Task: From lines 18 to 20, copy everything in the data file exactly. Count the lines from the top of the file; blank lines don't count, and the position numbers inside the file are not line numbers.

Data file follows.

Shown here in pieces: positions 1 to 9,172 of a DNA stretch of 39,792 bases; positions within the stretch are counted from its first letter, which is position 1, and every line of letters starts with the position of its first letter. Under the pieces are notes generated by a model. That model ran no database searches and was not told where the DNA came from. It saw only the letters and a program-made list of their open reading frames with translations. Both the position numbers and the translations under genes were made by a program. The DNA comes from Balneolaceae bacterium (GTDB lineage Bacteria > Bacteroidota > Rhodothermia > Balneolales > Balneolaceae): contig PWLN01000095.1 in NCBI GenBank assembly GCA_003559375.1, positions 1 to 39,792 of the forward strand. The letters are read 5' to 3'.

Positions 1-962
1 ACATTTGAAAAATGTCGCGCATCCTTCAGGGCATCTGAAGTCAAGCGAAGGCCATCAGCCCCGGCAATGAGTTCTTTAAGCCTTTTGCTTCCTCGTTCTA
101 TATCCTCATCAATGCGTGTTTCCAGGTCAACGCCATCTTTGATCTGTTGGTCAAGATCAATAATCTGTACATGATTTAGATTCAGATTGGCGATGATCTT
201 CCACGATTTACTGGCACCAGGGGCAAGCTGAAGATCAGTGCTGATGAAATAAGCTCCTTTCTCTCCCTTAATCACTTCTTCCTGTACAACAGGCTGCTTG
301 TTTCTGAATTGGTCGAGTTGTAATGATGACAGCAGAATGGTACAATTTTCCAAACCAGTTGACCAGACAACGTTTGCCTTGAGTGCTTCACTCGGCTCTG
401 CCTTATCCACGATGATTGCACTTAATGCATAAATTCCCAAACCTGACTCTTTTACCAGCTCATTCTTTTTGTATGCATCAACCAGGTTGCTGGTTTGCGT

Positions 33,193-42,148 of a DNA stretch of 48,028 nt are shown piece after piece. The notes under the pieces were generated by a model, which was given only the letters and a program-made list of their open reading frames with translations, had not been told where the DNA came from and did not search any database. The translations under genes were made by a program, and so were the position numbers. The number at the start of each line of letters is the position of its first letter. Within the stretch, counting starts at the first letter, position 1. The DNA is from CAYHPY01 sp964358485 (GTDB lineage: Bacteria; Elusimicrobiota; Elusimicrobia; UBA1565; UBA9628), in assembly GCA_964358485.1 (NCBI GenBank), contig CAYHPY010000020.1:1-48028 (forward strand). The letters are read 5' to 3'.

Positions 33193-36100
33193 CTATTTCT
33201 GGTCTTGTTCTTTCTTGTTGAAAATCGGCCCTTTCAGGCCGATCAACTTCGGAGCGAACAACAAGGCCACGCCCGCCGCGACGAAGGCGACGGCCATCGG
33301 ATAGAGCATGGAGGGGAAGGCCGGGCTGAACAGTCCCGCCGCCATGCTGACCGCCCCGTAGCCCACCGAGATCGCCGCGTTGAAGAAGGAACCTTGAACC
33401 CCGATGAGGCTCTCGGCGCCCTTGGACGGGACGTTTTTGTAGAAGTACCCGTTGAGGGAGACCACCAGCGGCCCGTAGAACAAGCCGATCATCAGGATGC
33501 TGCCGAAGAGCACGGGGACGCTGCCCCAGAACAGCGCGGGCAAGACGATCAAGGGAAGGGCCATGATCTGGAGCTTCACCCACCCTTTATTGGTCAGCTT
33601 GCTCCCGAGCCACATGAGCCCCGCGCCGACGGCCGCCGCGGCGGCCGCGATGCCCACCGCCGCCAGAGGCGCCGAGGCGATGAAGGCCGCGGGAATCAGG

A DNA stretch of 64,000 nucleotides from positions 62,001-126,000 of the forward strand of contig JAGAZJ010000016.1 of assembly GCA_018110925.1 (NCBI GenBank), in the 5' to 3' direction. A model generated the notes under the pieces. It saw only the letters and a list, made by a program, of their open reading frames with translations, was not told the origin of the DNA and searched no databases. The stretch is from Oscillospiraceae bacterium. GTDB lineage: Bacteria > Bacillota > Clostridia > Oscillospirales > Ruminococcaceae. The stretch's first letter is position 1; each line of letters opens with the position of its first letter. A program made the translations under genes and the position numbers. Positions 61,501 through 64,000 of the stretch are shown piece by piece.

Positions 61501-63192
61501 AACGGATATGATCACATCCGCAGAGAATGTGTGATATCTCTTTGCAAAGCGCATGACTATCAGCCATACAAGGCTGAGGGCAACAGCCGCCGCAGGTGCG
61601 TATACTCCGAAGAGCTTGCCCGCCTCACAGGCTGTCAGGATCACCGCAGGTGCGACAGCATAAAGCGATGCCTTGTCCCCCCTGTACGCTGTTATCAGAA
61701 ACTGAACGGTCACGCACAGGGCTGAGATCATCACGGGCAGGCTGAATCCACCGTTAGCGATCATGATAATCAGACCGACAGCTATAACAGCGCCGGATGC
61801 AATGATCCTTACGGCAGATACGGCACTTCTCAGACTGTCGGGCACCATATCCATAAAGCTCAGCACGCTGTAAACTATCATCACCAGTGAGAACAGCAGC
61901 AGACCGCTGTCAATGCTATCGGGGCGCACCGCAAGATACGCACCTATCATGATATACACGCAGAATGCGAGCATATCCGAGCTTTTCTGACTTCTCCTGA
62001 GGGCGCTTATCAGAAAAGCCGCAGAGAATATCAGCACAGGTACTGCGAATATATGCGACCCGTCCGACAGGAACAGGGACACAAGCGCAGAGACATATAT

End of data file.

61501 AACGGATATGATCACATCCGCAGAGAATGTGTGATATCTCTTTGCAAAGCGCATGACTATCAGCCATACAAGGCTGAGGGCAACAGCCGCCGCAGGTGCG
61601 TATACTCCGAAGAGCTTGCCCGCCTCACAGGCTGTCAGGATCACCGCAGGTGCGACAGCATAAAGCGATGCCTTGTCCCCCCTGTACGCTGTTATCAGAA
61701 ACTGAACGGTCACGCACAGGGCTGAGATCATCACGGGCAGGCTGAATCCACCGTTAGCGATCATGATAATCAGACCGACAGCTATAACAGCGCCGGATGC